Cross sectional imaging of truncal and quadriceps muscles relates to different functional outcomes in cancer

A J MacDonald, J Miller, M I Ramage, C Greig, N A Stephens, C Jacobi, T Preston, K C H Fearon, R J E Skipworth

Research output: Contribution to journalArticlepeer-review

Abstract / Description of output

INTRODUCTION: Following the consensus definition of cancer cachexia, more studies are using CT scan analysis of truncal muscles as a marker of muscle wasting. However, how CT-derived body composition relates to function, strength and power in patients with cancer is largely unknown.

AIMS: We aimed to describe the relationship between CT truncal (L3) skeletal muscle index (SMI) and MRI quadriceps cross sectional area with lower limb strength, power and measures of complex function.

METHODS: Patients undergoing assessment for potentially curative surgery for oesophagogastric or pancreatic cancer were recruited from the regional upper gastrointestinal (UGI) or hepatopancreaticobiliary (HPB) multi-disciplinary team meetings. Maximum Isometric Knee Extensor Strength (IKES) and Maximum Leg Extensor Power (Nottingham Power Rig) (LEP) were used as measures of lower limb performance. Both Sit to Stand (STS) and Timed Up and Go (TUG) were used as measures of global complex muscle function. Muscle SMI was measured from routine CT scans at the level of the third lumbar vertebrae (L3) and MRI scan was used for the assessment of quadriceps muscles. Linear regression analysis was performed for CT SMI or MRI quadriceps as a predictor of each measure of performance.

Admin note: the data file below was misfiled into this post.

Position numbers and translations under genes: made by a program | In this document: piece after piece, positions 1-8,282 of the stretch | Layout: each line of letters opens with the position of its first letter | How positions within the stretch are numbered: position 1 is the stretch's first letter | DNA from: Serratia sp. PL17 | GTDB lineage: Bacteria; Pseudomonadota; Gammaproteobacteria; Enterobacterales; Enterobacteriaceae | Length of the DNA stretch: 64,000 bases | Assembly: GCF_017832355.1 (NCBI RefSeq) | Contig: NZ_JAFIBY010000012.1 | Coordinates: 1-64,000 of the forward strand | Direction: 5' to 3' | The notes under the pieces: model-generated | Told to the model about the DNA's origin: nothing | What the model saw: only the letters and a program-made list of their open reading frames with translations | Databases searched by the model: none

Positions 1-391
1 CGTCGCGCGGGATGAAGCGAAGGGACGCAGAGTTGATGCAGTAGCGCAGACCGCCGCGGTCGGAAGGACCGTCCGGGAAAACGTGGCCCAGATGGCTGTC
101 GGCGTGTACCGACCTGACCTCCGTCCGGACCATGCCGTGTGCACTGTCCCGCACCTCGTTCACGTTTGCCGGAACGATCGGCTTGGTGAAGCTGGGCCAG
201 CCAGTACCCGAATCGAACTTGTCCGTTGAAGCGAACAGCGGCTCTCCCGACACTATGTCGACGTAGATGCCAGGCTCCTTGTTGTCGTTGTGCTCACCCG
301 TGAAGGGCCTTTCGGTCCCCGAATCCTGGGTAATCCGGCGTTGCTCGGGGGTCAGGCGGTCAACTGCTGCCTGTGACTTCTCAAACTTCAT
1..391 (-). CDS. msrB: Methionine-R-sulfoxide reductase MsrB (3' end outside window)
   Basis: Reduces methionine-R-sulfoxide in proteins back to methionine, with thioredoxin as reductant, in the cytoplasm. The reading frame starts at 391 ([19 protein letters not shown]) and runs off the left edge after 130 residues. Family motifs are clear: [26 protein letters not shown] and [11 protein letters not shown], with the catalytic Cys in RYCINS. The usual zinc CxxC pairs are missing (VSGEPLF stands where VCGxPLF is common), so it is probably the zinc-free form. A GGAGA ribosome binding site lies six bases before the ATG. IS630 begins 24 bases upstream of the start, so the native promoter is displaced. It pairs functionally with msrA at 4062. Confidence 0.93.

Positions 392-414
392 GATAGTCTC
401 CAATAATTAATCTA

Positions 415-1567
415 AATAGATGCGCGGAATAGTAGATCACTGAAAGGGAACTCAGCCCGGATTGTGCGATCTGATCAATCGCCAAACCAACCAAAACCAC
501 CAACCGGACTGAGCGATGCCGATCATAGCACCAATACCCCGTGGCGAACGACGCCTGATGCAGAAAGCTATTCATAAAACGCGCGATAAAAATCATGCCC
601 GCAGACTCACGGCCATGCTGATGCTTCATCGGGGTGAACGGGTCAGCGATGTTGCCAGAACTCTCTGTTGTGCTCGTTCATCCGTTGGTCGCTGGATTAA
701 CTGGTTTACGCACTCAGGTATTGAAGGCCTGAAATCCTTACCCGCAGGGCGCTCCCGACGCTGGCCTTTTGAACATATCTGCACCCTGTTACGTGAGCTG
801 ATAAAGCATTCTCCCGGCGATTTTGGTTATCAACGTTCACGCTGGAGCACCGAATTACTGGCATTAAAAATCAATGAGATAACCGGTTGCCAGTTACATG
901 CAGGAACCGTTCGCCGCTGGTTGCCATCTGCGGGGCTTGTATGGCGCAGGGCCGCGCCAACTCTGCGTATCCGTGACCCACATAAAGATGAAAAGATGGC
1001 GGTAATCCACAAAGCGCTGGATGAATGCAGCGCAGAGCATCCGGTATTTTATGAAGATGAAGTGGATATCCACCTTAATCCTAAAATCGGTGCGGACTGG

RESULTS: Forty-four patients underwent assessment. Height and weight were significantly related to function in terms of quadriceps power, while only weight was associated with strength (P < 0.001). CT SMI was not related to measures of quadriceps strength or power but had significant association with more complex functional measures (P = 0.006, R2 = 0.234 and 0.0019, R2 = 0.175 for STS and TUG respectively). In comparison, both gross and fat-subtracted measures of quadriceps muscle mass from MRI were significantly correlated with quadriceps strength and power (P < 0.001), but did not show any significant association with complex functional measures.

CONCLUSION: CT SMI and MRI quadriceps have been shown to reflect different aspects of functional ability with CT SMI being a marker of global muscle function and MRI quadriceps being specific to quadriceps power and strength. This should therefore be considered when choosing outcome measures for trials or definitions of muscle mass and function.

Original languageEnglish
JournalClinical Nutrition
Early online date24 Dec 2018
Publication statusE-pub ahead of print - 24 Dec 2018


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